337-5 Using Carbon Isotope Discrimination to Estimate WUE in Soybean and Its Relation with Physiological Traits.
Wednesday, October 25, 2017: 9:05 AM
Tampa Convention Center, Room 5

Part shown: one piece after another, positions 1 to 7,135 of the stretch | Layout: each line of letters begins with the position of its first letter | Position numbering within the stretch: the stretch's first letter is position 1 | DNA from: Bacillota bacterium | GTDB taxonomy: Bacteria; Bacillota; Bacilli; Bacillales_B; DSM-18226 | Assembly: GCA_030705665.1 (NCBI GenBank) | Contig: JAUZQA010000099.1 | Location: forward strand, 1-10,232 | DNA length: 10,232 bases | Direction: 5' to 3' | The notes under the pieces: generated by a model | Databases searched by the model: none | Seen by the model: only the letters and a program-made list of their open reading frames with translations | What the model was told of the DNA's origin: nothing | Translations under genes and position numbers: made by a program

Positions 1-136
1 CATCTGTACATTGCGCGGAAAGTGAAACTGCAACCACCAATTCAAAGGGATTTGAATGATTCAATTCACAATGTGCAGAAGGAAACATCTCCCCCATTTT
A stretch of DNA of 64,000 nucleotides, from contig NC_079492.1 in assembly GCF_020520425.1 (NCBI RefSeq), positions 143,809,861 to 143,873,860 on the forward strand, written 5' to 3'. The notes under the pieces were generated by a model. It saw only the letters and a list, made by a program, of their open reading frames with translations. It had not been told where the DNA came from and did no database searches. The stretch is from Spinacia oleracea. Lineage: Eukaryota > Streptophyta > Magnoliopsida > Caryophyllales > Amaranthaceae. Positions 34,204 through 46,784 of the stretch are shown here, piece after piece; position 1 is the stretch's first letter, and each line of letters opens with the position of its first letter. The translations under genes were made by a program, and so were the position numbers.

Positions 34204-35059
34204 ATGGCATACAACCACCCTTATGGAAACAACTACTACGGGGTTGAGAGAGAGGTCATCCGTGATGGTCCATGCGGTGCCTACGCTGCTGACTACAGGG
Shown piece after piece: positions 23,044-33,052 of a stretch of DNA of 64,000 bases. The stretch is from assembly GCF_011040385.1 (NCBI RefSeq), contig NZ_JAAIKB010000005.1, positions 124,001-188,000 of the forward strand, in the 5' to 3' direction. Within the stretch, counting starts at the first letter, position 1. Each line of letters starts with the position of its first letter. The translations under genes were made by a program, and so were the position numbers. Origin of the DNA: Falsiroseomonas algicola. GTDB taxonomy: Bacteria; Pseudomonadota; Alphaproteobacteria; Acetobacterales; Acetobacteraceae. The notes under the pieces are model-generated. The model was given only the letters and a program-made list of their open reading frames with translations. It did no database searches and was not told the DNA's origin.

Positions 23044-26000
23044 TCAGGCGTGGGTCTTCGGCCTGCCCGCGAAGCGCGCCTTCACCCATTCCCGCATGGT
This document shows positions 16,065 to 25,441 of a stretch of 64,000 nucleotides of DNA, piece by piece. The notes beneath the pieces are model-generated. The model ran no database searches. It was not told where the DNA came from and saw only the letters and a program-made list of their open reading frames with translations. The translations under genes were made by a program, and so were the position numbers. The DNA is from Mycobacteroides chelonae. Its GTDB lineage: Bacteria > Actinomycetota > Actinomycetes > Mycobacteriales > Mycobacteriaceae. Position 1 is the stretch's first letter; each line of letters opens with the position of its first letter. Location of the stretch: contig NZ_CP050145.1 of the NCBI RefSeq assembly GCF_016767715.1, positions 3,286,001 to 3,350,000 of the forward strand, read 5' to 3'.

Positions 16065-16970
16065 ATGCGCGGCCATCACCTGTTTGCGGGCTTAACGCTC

Drought is consistently the most important abiotic stress factor limiting soybean production in the United States. Improved drought tolerance can be achieved through various strategies, however, enhancing WUE to improve soybean response to drought has been understudied. The use of carbon isotope discrimination (CID) as a surrogate measure of WUE has been demonstrated successful in various crops. The objective of this work was to study if CID discrimination was a good surrogate measure of soybean WUE for plants grown under conditions differing in water availability. In addition, several leaf and plant level physiological and anatomical traits that may be responsible for differences in soybean WUE were examined. Four soybean genotypes differing in CID (2 low and 2 high CID genotypes) were grown in pots in the field under well-watered (100-80% SWC), mild drought (50-30% SWC), and severe drought (<30% SWC). As expected, low CID genotypes showed higher WUE, while high CID genotypes showed lower WUE; and this trend was maintained at the different developmental stages and under different water treatments. Low CID genotypes (high WUE) exhibited lower net photosynthetic rates than high CID genotypes, and low net photosynthetic rates were associated with lower stomatal conductance and transpiration. Interestingly, despite of the lower net photosynthetic rates, low CID genotypes accumulated the same amount or more aboveground biomass than high CID genotypes. Additional research is needed to elucidate the impact of differences among genotypes in leaf anatomical characteristics in relation to WUE, and the role of canopy-level dynamics on biomass accumulation and WUE.